ARTICLE BY Minh Vuong

The All-Time Greatest Penny Hardaway Nike Sneakers

Nike Air Foamposite One

Repping a wide variety of signature and non-signature Nike basketball models on the court, Anfernee Deon 'Penny' Hardaway and his Lil’ Penny sidekick racked up an impressive amount of sneaker highlights in the 1990s. A couple of decades later, a new generation of models brought some social currency to the Penny line. Rather than compile the colourways and limited editions that have released so far, this is a celebration of the silhouettes that still have sneakerheads coughing up their change to cop.

Air Jordan 9 Penny Hardaway PE (1994)Air Jordan 9 Penny Hardaway PE (1994)

As recently featured in ‘The All-Time Greatest Air Jordan PEs’, Hardaway actually had an Air Jordan 9 Player Exclusive before he played in his own signatures. Dressed in shades of charcoal grey with Magic-appropriate blue accents, the pair was finished with 1 embroidered into the heels instead of MJ’s 23. Speaking of whom, did His Airness ever face his own shoe on court? Of course not – he was busy playing baseball.

Air Jordan 9 Penny Hardaway PE

Nike Air Go LWP (1995)Nike Air Go LWP (1995)

Nike’s LWP (Lightweight Performance) line was instrumental to introducing Zoom Air technology (though the term Tensile Air was still being thrown around beforehand). Hardaway was the perfect player to showcase its basketball applications via the Air Go LWP model, which was also closely associated with the other Hardaway, Tim (no relation). The shoe rereleased in late 2010 and is super rare now: it’s just about impossible finding a pair on the secondary market.

Nike Air Go LWP
Image Credit: GOAT
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Nike Air Flight One (1995)Nike Air Flight One (1995)

Hardaway spent some time in the Nike Air Flight One up until the release of his inaugural signature sneaker, the Air Max Penny 1. The model is still fairly underrated, having quietly retroed in 2012 – even appearing as part of the notorious ‘Galaxy’ pack – and not having been seen again since. Perhaps more famously, Michael Jordan had to wear blacked-out Air Flight Ones in the 1995 Playoffs due to a uniform discrepancy with his Air Jordan 11 ‘Concord’.

Nike Air Flight One
Image Credit: GOAT

Nike Air Max Penny 1 (1995)Nike Air Max Penny 1 (1995)

There’s an entire cheat sheet on the Air Penny 1 here, so let’s look at it in its more recent context. As a solid part of Nike’s retro basketball series, the model has returned regularly throughout the 2000s and 2010s in OG guises and new colourways (2005’s ‘Knicks’ edition is super fresh). And it’s about to enter the fray again, in both a hotly anticipated return of its OG ‘Magic’ edition, plus a likely reboot thanks to an upcoming collaboration with Social Status, who are also reworking the Air Penny 2.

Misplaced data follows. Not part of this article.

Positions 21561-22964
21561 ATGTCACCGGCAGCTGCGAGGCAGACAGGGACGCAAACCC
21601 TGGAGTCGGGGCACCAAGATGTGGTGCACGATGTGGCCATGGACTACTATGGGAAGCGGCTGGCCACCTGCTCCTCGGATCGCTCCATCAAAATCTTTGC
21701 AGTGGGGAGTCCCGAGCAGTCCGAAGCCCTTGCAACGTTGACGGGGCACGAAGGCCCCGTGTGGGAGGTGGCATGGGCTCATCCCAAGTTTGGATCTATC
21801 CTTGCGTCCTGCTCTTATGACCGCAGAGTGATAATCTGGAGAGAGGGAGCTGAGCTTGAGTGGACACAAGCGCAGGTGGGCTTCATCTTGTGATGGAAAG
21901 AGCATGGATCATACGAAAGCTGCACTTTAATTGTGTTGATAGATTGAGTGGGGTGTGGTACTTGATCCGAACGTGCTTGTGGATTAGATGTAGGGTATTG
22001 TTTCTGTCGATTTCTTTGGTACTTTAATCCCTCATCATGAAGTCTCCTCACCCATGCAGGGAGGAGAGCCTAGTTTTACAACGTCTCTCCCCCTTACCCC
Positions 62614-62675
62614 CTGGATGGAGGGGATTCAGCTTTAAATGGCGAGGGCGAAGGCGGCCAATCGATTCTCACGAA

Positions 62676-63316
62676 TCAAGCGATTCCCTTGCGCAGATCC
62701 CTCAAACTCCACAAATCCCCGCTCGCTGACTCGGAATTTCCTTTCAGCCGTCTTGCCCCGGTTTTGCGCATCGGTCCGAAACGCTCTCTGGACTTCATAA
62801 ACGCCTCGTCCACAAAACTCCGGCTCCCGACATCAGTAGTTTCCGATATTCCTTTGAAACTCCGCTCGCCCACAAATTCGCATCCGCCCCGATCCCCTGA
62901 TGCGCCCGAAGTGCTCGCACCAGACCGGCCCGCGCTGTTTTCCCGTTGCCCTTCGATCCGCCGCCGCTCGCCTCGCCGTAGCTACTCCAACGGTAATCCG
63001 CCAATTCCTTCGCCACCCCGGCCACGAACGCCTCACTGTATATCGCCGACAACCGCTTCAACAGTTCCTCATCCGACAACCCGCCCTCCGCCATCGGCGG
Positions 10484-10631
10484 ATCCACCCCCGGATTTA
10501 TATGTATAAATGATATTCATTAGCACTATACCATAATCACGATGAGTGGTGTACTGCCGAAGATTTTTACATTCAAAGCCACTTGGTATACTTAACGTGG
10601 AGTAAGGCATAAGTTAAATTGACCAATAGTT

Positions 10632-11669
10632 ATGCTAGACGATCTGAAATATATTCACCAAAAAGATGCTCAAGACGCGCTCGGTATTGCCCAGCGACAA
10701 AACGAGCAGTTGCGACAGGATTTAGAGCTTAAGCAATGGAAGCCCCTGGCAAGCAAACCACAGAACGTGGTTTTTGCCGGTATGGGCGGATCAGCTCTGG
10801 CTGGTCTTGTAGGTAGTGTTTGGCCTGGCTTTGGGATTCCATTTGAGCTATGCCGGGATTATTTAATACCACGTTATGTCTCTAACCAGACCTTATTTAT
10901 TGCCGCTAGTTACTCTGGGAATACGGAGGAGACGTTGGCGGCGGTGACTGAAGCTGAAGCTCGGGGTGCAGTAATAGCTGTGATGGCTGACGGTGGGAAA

Nike Air Max Penny 1

Nike Air Foamposite One (1997)Nike Air Foamposite One (1997)

No retrospective of Penny Hardaway sneakers is complete without mentioning the Air Foamposite One. A radical departure from the stylings of his previous eponymous signatures, Hardaway’s 1997 model was one of the defining basketball shoes of the era. Funnily enough, this model also caused Hardaway some uniform clashes of his own, whereby he resorted to shading in the ribbing on the blue upper black to meet regulation – a moment honoured by Nike years later with a special release.

Nike Air Foamposite One

Nike Air 1/2 Cent (2009)Nike Air 1/2 Cent (2009)

Nike sure loved making hybrid models in the 2000s, and to their credit, the Air 1/2 Cent is one of their best efforts. Combining elements from Penny 1 to 5 encased in Foamposite as a Lil’ Penny signature of sorts, this Nike Sportswear sneaker released in classic colourways including ‘Royal’, ‘Cranberry’ and ‘Green Spark’, which found fans in DMV natives such as Wale. Despite its ‘you had to be there’ status, pairs on the secondary market still ask at least three times the $190 RRP.

Nike Air 1/2 Cent
Image Credit: GOAT

Nike Zoom Rookie (2011)Nike Zoom Rookie (2011)

Again on the hybrid tip, former Nike designer Marc Dolce went into the vault and dug out the aforementioned Air Go LWP and Air Flight One models, combining them to create the Zoom Rookie. This best-of-both-worlds shoe also featured Foamposite uppers (it had to, really) and Zoom Air cushioning. Anecdotally, their actual performance was lacking in some departments, but there were plenty of hot colourways, which included the ‘Glow In The Dark’ and the ‘Galaxy’.

Nike Zoom Rookie Galaxy

Want more 90s basketball content? Learn more about the Nike Air Max CB 94 here.

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